investment viewpoints

The rotation continues with EM local-currency bonds

The rotation continues with EM local-currency bonds
Vincent Megard - Senior Portfolio Manager

Vincent Megard

Senior Portfolio Manager
Florian Ielpo - Head of Macro, Multi Asset

Florian Ielpo

Head of Macro, Multi Asset

In the latest instalment of Simply Put, where we make macro calls with a multi-asset perspective, we consider whether the recent outperformance of emerging local-currency bonds over their hard-currency peers should continue.


Need to know

  • Emerging local-currency bonds have outperformed hard-currency counterparts recently, due to improved sentiment and higher carry, which can potentially mitigate rising rates
  • The macro situation for emerging markets has also improved, highlighted by their recent ability to positively surprise economists
  • Emerging local-currency bonds could be an essential element of the current rotation: after all, emerging markets are seen as home to value assets by many investors.


The rotation turns to EMs

Since the first two weeks of January, the rotation to value has intensified into a bloodbath concentrated on growth assets, technology firms and US stocks. Yet during this uncertainty, there is more than meets the eye. We think it is essential to spend time pinpointing peculiarities in the current situation – and emerging-market (EM) bonds serve as an example. In the context of the current rotation, EM assets have held their ground quite well, with local-currency bonds standing out. What is the reason for this, and will it continue?

EM local-currency bonds are generally considered to be a more volatile and risky asset than EM hard-currency debt. The former are issued by EM countries in their own currency and are therefore exposed to local currency and rates risk; the latter are predominantly issued in US dollars and tend to exhibit lower currency risk and are exposed to US rate risk. Local-currency bonds usually underperform their hard-currency peers during risk-off episodes. In 2021, EM local-currency bonds lost around 9% of their value1 while hard-currency bonds only declined by 2%2: a sign of their higher level of risk.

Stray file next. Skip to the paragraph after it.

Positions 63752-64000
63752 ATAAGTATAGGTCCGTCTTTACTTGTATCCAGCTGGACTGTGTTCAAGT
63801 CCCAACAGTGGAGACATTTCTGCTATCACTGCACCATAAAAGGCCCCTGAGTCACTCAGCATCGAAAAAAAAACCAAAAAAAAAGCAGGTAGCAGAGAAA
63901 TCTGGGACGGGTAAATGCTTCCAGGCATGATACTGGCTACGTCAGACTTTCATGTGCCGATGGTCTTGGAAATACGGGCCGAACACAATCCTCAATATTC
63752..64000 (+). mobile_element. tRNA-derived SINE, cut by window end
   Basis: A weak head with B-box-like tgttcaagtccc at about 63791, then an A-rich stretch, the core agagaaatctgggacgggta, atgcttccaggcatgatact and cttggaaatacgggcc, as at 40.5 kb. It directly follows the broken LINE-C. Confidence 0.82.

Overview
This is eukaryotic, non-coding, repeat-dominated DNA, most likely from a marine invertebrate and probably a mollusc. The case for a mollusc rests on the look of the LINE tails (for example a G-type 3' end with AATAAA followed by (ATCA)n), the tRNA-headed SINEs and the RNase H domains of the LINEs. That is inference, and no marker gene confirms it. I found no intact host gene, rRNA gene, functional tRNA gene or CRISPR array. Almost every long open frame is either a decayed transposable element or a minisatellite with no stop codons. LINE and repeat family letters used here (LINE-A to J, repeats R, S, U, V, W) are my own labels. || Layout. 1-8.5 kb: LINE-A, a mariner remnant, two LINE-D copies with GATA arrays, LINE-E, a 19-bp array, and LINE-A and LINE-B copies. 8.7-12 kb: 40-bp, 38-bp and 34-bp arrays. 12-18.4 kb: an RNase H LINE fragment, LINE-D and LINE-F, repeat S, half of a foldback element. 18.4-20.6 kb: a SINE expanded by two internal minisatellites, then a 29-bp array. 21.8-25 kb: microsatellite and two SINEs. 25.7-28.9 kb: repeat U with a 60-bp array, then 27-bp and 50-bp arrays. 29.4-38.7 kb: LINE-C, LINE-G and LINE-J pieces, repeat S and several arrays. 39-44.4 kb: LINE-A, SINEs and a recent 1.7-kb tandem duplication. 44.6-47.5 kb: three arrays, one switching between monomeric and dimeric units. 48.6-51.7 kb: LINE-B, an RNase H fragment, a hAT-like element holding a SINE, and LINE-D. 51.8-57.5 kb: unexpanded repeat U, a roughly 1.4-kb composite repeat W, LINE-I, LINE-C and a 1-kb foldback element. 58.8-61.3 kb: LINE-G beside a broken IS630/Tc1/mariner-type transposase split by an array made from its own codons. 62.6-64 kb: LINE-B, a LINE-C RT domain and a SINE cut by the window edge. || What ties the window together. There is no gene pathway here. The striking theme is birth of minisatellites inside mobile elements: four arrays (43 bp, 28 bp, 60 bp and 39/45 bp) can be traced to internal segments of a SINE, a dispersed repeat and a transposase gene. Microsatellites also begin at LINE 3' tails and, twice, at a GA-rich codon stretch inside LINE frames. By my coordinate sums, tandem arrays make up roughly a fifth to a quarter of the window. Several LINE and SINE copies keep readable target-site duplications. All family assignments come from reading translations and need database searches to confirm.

Rapidly rising EM yields explained most of that performance spread. Yet recently, the opposite has happened. Year-to-date, EM local-currency bonds delivered -0.1% in performance versus -2.93% for EM hard-currency bonds. The evolution of currencies can provide an explanation. Also, in spite of their typically positive correlation with US rates, EM yields have held up and partly absorbed the US Treasury bond shock. Against the backdrop of less supportive monetary policy and turbulent geopolitical situations, this divergence is quite unexpected and – in our opinion – reflects a change in market sentiment.

In the context of riskier equity markets, will EM local-currency bonds be next venue for risk-taking in 2022?


Positive macro and technical factors

First, mutual fund flows signal a change of heart. After significant outflows from the asset class in 2021, the first few weeks of 2022 have witnessed inflows into EM local-currency funds. Second, the primary market for hard-currency emerging debt usually sees a surge of new issuance in January – but this year January has been one of the least active months in terms of issuance. Understanding the fundamentals of this local-currency bond recovery is essential in order to gauge whether this EM bond rotation is sustainable. We think there are two key factors to consider:

  • First, the technical position for EM localcurrency bonds was extremely supportive in December 2021 after nearly three months of uninterrupted selling-off. Most surveys currently show that investor positioning is currently near five-year lows both in terms of rates and currencies. To some extent, the short EM local-currency bond position is now crowded.